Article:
5G is coming to a cell tower near you faster than you might think: with speeds that could eventually hit hundreds of times those of 4G, it promises to transform the way we communicate with each other and with our devices once again.
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If you're wondering what exactly 5G is, when you can get it or what the benefits will be, wonder no longer - we've compiled everything we know so far about the technology so you can impress your friends with your 5G-related knowledge.
What is it?
We can't give you any exact statistics about 5G yet, because the standard has yet to be defined: researchers and authorities are hoping to have a 5G specification in place in the next couple of years. Radio communications experts from the 193 member countries of the United Nations will be setting down the technical requirements in 2016.
5G is, rather obviously, the successor to 4G: if you thought the 4G speeds you can get in certain parts of the country were fast, just wait until you get 5G on your phone. As we've said, there's no exact specification yet, but broadly speaking 5G has the potential to be hundreds of times faster than current speeds.
Not only will the speeds be greater, so will the bandwidth (the amount of devices and data that can be handled at once): that means the benefits will go way beyond smartphones to cover everything in the Internet of Things. Your car, for example, will eventually be able to offer high-speed Wi-Fi wherever you are.
5G is technically known as IMT-2020 (3G is IMT-2000 and 4G is IMT-Advanced) - that stands for International Mobile Telecommunications (in the year) 2020. Between now and then, there's a lot to sort out.
How does it work?
5G is another upgrade to the cellular data networks we're now so familiar with: smartphones (or other devices) communicate with cell towers via radio waves that float invisibly through the air. As far as data goes, information is digitised into 1s and 0s before being compressed and transmitted over different frequency bands.
Improving the speed and strength of these connections is a case of improving efficiency and bandwidth through multiple technological innovations. Some of the draft requirements set down for 5G include 1-100Gbps connection speeds, sub-1 millisecond latency, 1,000 times more bandwidth, 10-100 times more connected devices, 99.99 percent availability, 100 percent coverage, 90 percent reduction in network energy usage and support for up to 10 years of battery life for lower-power machines (like a home sensor).
That's quite a tall order but if the technical challenges of 5G can be met then the impact could be huge. Not only are governments trying to release more frequencies for public network use, they're also trying to enhance the technology: 4G improved on 3G, for example, by using new techniques to squeeze more data into the same space.
When can I get it?
As the IMT-2020 name suggests, by 2020 hopefully. As 4G has shown, however, getting large parts of the country covered takes some time, so it may be a while later that 5G signals start appearing in your neck of the woods. Major cities will once again be the first in line for the technology.
Organisations and manufacturers are hoping to be able to put the next-gen network through its paces during the 2018 Winter Olympics in South Korea. As with earlier upgrades, the first 5G networks will be on a very small scale and will be used to test the technology in real-world conditions - if the athletes and visitors to the Games can get connected, then the roll-out can continue.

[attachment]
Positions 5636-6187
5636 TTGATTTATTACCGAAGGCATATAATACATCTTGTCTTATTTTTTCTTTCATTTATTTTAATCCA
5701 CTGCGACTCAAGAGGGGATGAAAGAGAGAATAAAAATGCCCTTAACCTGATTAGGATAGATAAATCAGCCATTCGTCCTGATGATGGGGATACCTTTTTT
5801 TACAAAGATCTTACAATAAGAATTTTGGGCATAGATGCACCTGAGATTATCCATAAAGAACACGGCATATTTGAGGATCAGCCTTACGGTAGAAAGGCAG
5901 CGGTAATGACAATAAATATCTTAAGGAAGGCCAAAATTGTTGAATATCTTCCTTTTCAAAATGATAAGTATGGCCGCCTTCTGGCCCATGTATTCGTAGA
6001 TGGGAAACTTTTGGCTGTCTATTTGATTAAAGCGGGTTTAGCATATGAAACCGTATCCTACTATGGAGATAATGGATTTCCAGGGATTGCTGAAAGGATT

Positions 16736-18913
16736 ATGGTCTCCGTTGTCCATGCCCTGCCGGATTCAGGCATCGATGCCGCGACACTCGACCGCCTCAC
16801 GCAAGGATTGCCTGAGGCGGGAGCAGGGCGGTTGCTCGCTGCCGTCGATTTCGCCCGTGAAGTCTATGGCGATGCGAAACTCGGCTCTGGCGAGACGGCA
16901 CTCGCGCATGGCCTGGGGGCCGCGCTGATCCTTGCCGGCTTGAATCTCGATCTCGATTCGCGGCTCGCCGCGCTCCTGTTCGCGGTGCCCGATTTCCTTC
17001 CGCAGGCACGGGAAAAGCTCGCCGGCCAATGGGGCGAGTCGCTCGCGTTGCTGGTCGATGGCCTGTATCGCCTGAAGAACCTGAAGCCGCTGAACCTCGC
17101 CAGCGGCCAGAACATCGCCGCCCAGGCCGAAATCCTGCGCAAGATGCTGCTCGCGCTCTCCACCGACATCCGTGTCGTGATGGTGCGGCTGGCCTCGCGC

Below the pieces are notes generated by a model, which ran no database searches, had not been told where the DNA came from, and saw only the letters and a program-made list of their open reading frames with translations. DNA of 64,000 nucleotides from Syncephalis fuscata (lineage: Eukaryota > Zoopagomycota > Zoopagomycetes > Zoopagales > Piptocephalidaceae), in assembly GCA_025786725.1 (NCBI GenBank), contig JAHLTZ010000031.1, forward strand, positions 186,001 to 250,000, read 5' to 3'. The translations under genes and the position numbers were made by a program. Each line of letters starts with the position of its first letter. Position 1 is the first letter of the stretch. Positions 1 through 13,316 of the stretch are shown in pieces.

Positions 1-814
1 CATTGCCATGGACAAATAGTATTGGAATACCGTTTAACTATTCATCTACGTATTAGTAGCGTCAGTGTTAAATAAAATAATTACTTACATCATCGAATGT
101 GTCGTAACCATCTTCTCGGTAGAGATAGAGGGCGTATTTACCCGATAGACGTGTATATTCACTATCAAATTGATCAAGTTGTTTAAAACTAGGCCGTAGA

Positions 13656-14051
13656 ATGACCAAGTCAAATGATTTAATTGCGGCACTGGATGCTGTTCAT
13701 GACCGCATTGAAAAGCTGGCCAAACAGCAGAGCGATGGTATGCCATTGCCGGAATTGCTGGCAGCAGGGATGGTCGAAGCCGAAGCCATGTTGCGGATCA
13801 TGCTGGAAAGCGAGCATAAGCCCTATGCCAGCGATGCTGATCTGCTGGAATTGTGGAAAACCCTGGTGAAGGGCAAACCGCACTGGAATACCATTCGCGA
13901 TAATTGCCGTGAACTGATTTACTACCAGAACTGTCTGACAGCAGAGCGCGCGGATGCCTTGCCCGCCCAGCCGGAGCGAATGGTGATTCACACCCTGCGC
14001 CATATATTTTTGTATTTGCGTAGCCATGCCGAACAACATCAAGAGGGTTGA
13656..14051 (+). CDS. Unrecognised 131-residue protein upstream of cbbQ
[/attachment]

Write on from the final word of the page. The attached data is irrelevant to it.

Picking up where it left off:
One potential roadblock is getting standards in place that all the hardware makers and individual nations can agree on - 3G and 4G are something of a mishmash of different standards and approaches right now, and if the same were to happen with 5G then that's likely to push the launch date back a little bit.
When it does arrive, it should herald the start of the true superfast smartphone age - any kind of download or streaming task will start instantly and buffering will be a bad memory... as long as you're in a 5G-enabled area, of course.
Where will it be available?
Higher frequencies (and faster speeds) mean shorter distances - that in turn means antenna technology is going to have to be upgraded, and we're probably going to need more antennas too. We might see transmitters built into base stations and street furniture (like lampposts and road signs).
As exciting as 5G is, the mobile operators in charge of rolling it out are still governed by economics: the more users and the more demand in a particular area, the more likely it is that 5G speeds are going to arrive swiftly. Some of the innovations required by 5G we mentioned earlier won't be cheap to implement and again that could again mean certain areas have to wait a while to get upgraded.
Ultimately however, one of the main aims of 5G is to provide blanket coverage that stays with you and doesn't drop out as you move - in theory, that should mean very few dead spots, no matter where in the world you are. Satellite technology may be incorporated to help increase coverage.
As we've said, these standards are still being debated - it's possible that if certain aspects of 5G (such as the targets for coverage or latency) prove too tricky to implement, they'll be dropped from the standard. The specification that does come into play in 2020 or thereabouts should be fairly robust, and we're hopeful that the roll-out will be speedy and extensive.
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